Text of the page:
Women of Covenant: The Importance of Seeking and Acting on Revelation
Contributed By President Jean B. Bingham, Relief Society General President
- “Study prayerfully” about priesthood power, and “discover what the Holy Ghost will teach” us.
- Priesthood power helps us receive revelation for our daily challenges.
- We need to have the courage to act on the revelation that we receive.
“As your understanding increases and as you exercise faith in the Lord and His priesthood power, your ability to draw upon this spiritual treasure that the Lord has made available to you will increase.” —President Russell M. Nelson
Editor’s note: This narrative is part of a Church News series titled Women of Covenant, in which women of the Church discuss their personal experiences with priesthood power and share what they have learned through following President Russell M. Nelson’s counsel to “labor with the Spirit to understand God’s power—priesthood power” (“Spiritual Treasures,” Ensign or Liahona, Nov. 2019, 77).
As women come to truly understand the privileges and power we have because of the priesthood, we will rejoice.
President Russell M. Nelson taught during his October 2019 general conference address that the heavens are just as open to women who are endowed with God’s power flowing from their priesthood covenants as they are to men who bear the priesthood.
“I pray that truth will register upon each of your hearts because I believe it will change your life,” he said. “I would like to leave a blessing upon you, that you may understand the priesthood power with which you have been endowed and that you will augment that power by exercising your faith in the Lord and in His power.”
President Nelson invited the women of the Church to “study prayerfully” about priesthood power and “discover what the Holy Ghost will teach” us. I love that our living prophet invited each of us, as women, to learn and to receive revelation and to better understand and use the “power with which [we] have been endowed.”
Many times throughout my life I have experienced the promised blessings that come from following the counsel of the prophets. This invitation was not different. In thinking about President Nelson’s invitation, my mind immediately turned to the temple—the place in which I was endowed with priesthood power—and the gift that power has been throughout my life. It has taken me years to recognize how that power is manifest in my life.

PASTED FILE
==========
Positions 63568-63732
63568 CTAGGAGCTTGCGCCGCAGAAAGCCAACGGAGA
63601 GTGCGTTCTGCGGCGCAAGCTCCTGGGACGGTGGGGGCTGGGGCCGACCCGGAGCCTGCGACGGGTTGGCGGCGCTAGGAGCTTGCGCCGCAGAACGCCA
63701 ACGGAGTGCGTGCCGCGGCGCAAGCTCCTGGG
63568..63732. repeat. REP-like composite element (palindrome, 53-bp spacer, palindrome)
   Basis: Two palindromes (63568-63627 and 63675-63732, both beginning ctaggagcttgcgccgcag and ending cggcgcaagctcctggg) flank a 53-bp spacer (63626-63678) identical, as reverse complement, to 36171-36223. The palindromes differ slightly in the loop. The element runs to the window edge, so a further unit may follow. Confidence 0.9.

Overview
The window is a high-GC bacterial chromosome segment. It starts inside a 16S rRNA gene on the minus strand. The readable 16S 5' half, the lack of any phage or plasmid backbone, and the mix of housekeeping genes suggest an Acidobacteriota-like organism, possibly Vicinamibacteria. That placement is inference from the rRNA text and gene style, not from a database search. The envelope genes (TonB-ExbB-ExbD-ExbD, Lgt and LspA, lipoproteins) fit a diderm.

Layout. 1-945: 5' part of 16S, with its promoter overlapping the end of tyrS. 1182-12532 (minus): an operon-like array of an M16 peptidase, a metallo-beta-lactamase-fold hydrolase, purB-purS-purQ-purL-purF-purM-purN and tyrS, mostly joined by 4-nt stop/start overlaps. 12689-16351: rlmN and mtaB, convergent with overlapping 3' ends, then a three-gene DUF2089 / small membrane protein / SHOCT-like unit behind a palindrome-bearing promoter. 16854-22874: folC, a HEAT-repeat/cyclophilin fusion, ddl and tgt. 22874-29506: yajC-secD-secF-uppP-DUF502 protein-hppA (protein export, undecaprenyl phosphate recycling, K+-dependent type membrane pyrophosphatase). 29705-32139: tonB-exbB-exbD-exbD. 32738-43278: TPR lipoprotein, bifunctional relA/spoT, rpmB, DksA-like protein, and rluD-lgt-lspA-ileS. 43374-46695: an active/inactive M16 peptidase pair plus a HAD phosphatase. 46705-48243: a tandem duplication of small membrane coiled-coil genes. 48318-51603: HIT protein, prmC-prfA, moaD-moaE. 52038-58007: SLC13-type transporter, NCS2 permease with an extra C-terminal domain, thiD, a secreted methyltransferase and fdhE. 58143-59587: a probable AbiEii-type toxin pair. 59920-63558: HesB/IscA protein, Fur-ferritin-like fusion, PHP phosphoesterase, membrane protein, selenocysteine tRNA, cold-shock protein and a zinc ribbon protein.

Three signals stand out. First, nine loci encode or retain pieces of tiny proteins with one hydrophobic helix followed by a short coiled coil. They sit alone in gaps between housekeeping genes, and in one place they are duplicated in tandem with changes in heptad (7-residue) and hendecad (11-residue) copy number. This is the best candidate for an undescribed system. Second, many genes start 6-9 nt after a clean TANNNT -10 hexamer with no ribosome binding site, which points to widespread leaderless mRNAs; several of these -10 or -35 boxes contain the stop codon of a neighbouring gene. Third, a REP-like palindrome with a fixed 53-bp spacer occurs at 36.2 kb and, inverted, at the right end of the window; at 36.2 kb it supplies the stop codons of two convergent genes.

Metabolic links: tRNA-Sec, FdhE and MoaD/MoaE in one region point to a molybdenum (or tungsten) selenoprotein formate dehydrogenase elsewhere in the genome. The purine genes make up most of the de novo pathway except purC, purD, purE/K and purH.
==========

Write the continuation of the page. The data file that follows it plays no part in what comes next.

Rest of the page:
Priesthood power, much like the gift of the Holy Ghost, comes from our loving Father in Heaven and from our personal righteousness. In keeping our covenants with the Lord, we have the opportunity to receive revelation about our lives, families, jobs, school—everything for which we seek guidance. There is nothing that is important to us that is unimportant to the Lord. And when we invite the Spirit to be with us, we can come to a greater understanding of priesthood power through the guidance of the Holy Ghost.
The more I’ve learned about priesthood power through personal study and experience, the more I understand how relevant it is to all facets of our lives. Priesthood power helps us receive revelation for our daily challenges.
In my callings, because I am serving with priesthood authority given to me by one who has keys, there have been numerous times when I have had thoughts or words given to me that are just what a young woman or Relief Society sister or Primary child needed to hear. I know that those words came because of the priesthood authority I was given when I was set apart for that calling.
President Jean B. Bingham, Relief Society General President, reads scriptures in her office in the Relief Society Building in Salt Lake City on Wednesday, February 19, 2020. Photo by Laura Seitz, Deseret News.